Why do tires lose air? Here’s the reason

The reasons tires lose air can be divided into two main causes: normal (osmosis/permeation, temperature change) and abnormal causes (damages in wheel parts and tire).

Abnormal causes

Damaged wheel elements

This damage, creating holes on tire casing for air to leak through, can either be from a valve stem failure or a bent wheel.

Bad valve stem

Bad valve stem

Bad valve stem

Valve stems can deteriorate or wear out over time. Or it can easily crack as it exposes out of the tire. Just like that, the air slowly and eventually leak out, causing your tire to deflate as time passes.

Sometimes, over-tightening the valve stem can also be a factor that accelerates the speed of deterioration, which leads to leaked air.

Bent or Damaged Wheel

Bent wheel release air

Bent wheel release air

Wheel, specifically those made from aluminum or magnesium alloy, can ultimately suffer from rust and corrosion. This might cause the wheel to lose its round shape, especially if the corroded rim is on the edge that the tire is mounted.

In some cases, bent wheels after road hazards might also be another reason to contribute to air leaking, as it can cut the bead or causes uneven surfaces.

A wheel that lost the round shape will not be able to hold the tire tightly onto it. In this way, the bead area will have spaces for air to leak out, resulting in deflated tires over time.

Tire damages

Regardless of the size of the damaged area, it can causes tires to lose air directly. Here are some of the most common damages of a tire.

Nails

Nail in tire

Nail in tire

Bumping into nails on roads is a prevalent minor incident that everyone will encounter at least once. The nails can make tires lose air at the rate of 2 to 3 psi each day passing by. If not found soon, they might remain in the tire and eventually lead to air leaking out.  

Although the amount of air leaked here is insignificant, it still needs to be removed or else your tire will deflate sooner or later.

Bead damage

Bead chunking

Bead chunking

Any impaired sealing surface between the metal wheel and rubber part can lead to tire bead damage. Consequently, bead chunking happens. This is the situation when a piece of the tire bead tear and form into a small size perforation, and open spaces for air to leak out.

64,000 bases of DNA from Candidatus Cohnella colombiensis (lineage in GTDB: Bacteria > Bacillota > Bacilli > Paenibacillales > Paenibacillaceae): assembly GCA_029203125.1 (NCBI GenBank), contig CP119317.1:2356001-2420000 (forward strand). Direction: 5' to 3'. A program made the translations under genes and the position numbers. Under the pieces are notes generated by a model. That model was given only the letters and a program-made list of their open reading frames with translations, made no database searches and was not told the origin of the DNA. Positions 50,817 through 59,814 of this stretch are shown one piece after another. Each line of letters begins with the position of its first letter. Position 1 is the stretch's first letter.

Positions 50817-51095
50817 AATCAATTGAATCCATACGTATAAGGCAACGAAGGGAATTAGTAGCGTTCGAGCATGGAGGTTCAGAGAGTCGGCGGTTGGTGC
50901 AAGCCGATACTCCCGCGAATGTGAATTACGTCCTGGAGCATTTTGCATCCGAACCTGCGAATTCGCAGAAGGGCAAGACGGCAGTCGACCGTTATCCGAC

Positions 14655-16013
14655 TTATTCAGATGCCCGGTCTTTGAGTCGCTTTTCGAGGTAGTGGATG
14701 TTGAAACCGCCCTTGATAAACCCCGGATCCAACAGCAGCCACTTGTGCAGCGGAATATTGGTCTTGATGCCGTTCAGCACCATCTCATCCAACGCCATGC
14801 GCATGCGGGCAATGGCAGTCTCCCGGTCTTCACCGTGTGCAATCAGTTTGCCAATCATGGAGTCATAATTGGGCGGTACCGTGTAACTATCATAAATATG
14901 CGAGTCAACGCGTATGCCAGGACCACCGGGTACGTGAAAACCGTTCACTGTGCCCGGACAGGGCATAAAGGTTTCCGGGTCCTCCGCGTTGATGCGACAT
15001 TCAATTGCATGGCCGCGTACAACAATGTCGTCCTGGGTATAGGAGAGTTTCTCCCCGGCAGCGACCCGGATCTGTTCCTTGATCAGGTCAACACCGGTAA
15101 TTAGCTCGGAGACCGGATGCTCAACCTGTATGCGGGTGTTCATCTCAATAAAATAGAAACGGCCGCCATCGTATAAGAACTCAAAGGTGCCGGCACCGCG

In some cases, old tires' weakened rubber or deteriorated elasticity can also cause the seal to break, damaging and deflating the tires.

Other damages caused by road hazards

Sudden hits on road curbs or potholes can cause significant damages to your tires. After any small incidents, check your tires as the sidewalls can flex, resulting in bulges and letting the air to leak through. Moreover, there can be punctures, which will surely open spaces to release air pressure.

Normal causes

Osmosis (Permeation)

Osmosis in tire

Osmosis in tire

Osmosis, as known as Permeation, is the ability of air passing through the tire rubber, at the rate ranging from 1-3 psi per month. Depending on the model of the tire and type of rubber used, the amount of air loss can be different.

While losing 1-3 psi each month might seem insignificant, it can really deflate the tire after a while. After half or a year, you'll already have a flat tire. Thus, make sure to check your tires regularly, and have it re-inflated from time to time.

Temperature change

Do you know tire air pressure can change accordingly to the temperature? A tire loses 2% air pressure every time a 10°F-drop happens. In contrast, it rises by 2% whenever the temperature increases by 10°F.

In this way, given a dramatic change in temperature, even brand new tires can result in leaked air.

Locating the leak air

So now that you know the answer to your question of "Why do tires lose air?", how can you find the exact location of where the air leaking is a different story.

Here we have compiled some ways you can locate the spot.

By feel or sound

In some most common leaked air tires, the easiest and most popular way car owners use to find the leaked spot is by sound or feel.

You might hear a hissing sound or touch the tire part by part to feel where the air is released.

Use soap water

Bubbles in leaky part

Bubbles in leaky part

Use any soap water to spray into the entire tire and edges. Bubbles will appear where the leak is. You can spray the valve stem first, to check if the air pressure is leaking through a poor valve stem.

Dip the tire into water

Detach the tire from the car and put it into water. You will see small bubbles released. That's where the air can leak. Once done with one side, turning the tire over to make sure you have it entirely checked.

Frequently Asked Question

Question: What is the right tire pressure?

Answer: The recommended pressure for tires usually ranges between 30 and 35 psi.

For the specific psi for your car, you can find the specifications for tire pressure in the following places:

  • In the vehicle owner's manual
  • In label stickers posted on the door jamb of the driver's side
  • Labels on the fuel door or console, or even on the trunk lid.

Question: How often should I check on my tire pressure?

Answer: Experts often advise to check your tire pressure at least once every gas fill-up, or once a month. However, it would be best if you also had tire pressure check every time there is a change of 10 degrees in the temperature.

Final words

With our article, we hope you now already found the answer to the question of why do tires lose air. Or you also know how to fix and avoid the tires losing air over time. Have your vehicle checked regularly and maintain the right amount of air pressure, and you'll never worry about damages.

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